I love that we’re literally all on the same page (ha, get it?!) when it comes to the piano assignments. No student can tell me they didn’t know what they should practice – that’s impossible.

Setting Up a Simple Process

If you’re going to try this – and you don’t want it to suck up all your time – you need a simple and repeatable process.

Google Docs is a great way to do this because you can share it with parents, and everything can be available on any device, online and offline.

Use my Google Docs template (below) to get you started. You can adapt this until you have a format you LOVE, then just make a copy every time you need one.

Google docs assignment sheet template

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Vibrant Music Teaching members, you can access this resource inside the VMT library. Not a member yet? Find out more about becoming a member here.

How do you assign piano homework?

Have you ever tried assigning in advance? Are you tempted to run a similar experiment in your studio?

Let me know what you think in the comments or in the Vibrant Music Studio Teachers community on Facebook.

21 thoughts on “Assigning in Advance: Piano homework and lesson plan all-in-one”

  1. HI nicola,

    I love the all-device access of Google also. I use a similar process to yours, but file individual week’s sheets in each student’s folder in my Drive. If I can get it together, I also put different resources in their drive – signed policy statement, invoices, etc. I love the idea of the single document though – easy to access!

    Reply
  2. This is similar to my lesson planning system! I plan their assignments along with the lesson, but then I still have to wait to put the assignments in the notebook they bring each week. I have tried assignment sheets in the past, and it was helpful to have things written out in advance, so I might give your template a try! 🙂

    Reply
  3. I’ve been doing something similar for a number of years. It’s essentially a lesson plan, but written out on their assignment sheet. I cross out things if we don’t get to them, and leave space to add, if needed. It works great…. the majority of the writing occurs outside of the lesson time….. forces me to think through what “extras” I might need for the lesson. Worksheets needed, games etc. are put into their file, along with a copy of the assignment sheet. Never have to worry about a forgotten assignment book…. it’s all in my student file. I have generic assignment sheets that I use that have a general outline of my “standard” lesson. .. I’m going to investigate the google doc and see if it might be something I can use. Thanks!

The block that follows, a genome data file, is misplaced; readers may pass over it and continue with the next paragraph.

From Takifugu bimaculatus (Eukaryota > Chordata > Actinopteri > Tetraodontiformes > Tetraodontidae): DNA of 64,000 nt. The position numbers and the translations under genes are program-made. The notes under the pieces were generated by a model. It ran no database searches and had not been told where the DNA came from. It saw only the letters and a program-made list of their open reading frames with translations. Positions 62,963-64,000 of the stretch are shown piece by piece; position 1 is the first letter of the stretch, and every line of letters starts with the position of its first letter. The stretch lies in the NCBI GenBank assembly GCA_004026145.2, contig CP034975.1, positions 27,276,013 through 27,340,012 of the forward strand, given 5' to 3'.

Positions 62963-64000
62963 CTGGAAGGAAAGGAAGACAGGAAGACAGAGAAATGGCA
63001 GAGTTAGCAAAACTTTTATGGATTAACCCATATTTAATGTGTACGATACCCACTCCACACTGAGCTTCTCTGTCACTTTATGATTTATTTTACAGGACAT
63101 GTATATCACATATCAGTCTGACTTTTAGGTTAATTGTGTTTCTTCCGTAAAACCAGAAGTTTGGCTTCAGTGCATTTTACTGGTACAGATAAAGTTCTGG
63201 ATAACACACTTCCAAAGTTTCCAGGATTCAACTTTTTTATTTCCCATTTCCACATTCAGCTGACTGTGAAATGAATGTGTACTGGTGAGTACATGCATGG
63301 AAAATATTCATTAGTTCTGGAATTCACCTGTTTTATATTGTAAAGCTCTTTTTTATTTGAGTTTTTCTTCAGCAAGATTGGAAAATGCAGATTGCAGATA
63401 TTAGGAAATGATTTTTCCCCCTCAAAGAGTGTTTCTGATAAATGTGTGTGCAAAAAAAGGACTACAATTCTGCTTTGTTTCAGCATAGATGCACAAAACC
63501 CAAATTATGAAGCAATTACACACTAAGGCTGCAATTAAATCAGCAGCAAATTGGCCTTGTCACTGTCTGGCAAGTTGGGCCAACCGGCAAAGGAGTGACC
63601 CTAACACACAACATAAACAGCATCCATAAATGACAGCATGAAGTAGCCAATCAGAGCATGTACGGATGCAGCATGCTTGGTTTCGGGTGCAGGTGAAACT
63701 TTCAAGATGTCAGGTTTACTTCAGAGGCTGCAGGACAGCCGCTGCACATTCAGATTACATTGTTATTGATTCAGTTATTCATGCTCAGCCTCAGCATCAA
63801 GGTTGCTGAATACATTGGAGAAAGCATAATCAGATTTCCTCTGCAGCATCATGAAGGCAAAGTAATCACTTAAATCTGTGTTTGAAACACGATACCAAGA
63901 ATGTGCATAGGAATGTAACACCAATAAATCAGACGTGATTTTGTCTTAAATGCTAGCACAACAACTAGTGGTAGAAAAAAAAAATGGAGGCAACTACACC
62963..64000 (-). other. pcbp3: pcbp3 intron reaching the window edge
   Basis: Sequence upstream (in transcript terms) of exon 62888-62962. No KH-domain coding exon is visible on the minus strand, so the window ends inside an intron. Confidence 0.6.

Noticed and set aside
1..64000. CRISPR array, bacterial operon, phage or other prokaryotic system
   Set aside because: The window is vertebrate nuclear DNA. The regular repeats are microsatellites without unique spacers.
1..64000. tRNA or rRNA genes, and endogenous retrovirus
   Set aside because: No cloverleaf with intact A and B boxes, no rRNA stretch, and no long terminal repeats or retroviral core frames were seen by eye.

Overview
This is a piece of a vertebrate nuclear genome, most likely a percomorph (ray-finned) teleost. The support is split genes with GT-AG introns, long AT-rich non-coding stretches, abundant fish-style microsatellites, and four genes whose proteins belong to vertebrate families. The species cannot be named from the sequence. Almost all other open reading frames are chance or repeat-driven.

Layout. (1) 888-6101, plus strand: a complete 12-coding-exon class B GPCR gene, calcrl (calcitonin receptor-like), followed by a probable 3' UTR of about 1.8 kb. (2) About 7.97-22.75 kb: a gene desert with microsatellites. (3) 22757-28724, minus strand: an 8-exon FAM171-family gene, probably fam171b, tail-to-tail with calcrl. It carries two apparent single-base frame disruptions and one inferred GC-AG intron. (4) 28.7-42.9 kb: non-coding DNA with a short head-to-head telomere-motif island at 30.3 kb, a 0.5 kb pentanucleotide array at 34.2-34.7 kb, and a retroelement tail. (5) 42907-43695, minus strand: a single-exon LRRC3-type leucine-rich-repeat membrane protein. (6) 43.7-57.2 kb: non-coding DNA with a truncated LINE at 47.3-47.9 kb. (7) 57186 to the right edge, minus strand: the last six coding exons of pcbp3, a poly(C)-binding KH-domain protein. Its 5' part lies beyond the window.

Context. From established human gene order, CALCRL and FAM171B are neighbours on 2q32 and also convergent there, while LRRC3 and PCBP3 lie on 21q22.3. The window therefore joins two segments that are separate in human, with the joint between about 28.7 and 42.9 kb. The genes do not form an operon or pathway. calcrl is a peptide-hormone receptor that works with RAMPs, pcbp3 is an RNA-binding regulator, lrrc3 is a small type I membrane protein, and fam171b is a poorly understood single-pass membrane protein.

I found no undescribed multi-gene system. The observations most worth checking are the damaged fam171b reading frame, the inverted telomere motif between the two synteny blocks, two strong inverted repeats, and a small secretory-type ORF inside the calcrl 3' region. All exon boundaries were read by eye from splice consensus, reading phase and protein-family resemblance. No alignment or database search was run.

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  4. Thanks so much for this…..so practical and effective, I have also tried different ways of providing an assignment sheets students actually read and use. Am thinking of how to also include specific practice techniques/instructions as a reference doc, so I am not repeating myself all the time. I really like the idea of cards or removable stickers, but the printing costs start to add up.

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  5. I’ve been doing this for the last 5 years, mainly because my handwriting is horrible. As you said, it lets you see the big picture and notice trends across students. If I think it should take 2 weeks to learn this particular piece, but looking at my lesson plans & assignments sheets I notice that every child takes 6 weeks to learn it, then I have to ask: What am I doing wrong? Somewhere along the line, I’m failing to prepare students adequately. What concept or skill did I miss? I can change my approach for future students – maybe I need to assign a technique exercise a month prior to assigning that particular piece. Maybe future students need extra rhythm practice ahead of time for that tricky rhythm spot. It allows me to be proactive in my teaching instead of reacting to mistakes.

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  6. I’ve done something similar with my youngest students. I create their practice assignments in Practicia before their lesson. Many of my students are using the same books (or book series), so once I create an assignment for that particular page/song in their book, I can use it again for another student.